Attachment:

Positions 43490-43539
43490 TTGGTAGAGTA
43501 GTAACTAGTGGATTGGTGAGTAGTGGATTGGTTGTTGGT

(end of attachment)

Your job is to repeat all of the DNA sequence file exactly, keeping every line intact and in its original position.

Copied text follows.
Positions 43490-43539
43490 TTGGTAGAGTA
43501 GTAACTAGTGGATTGGTGAGTAGTGGATTGGTTGTTGGT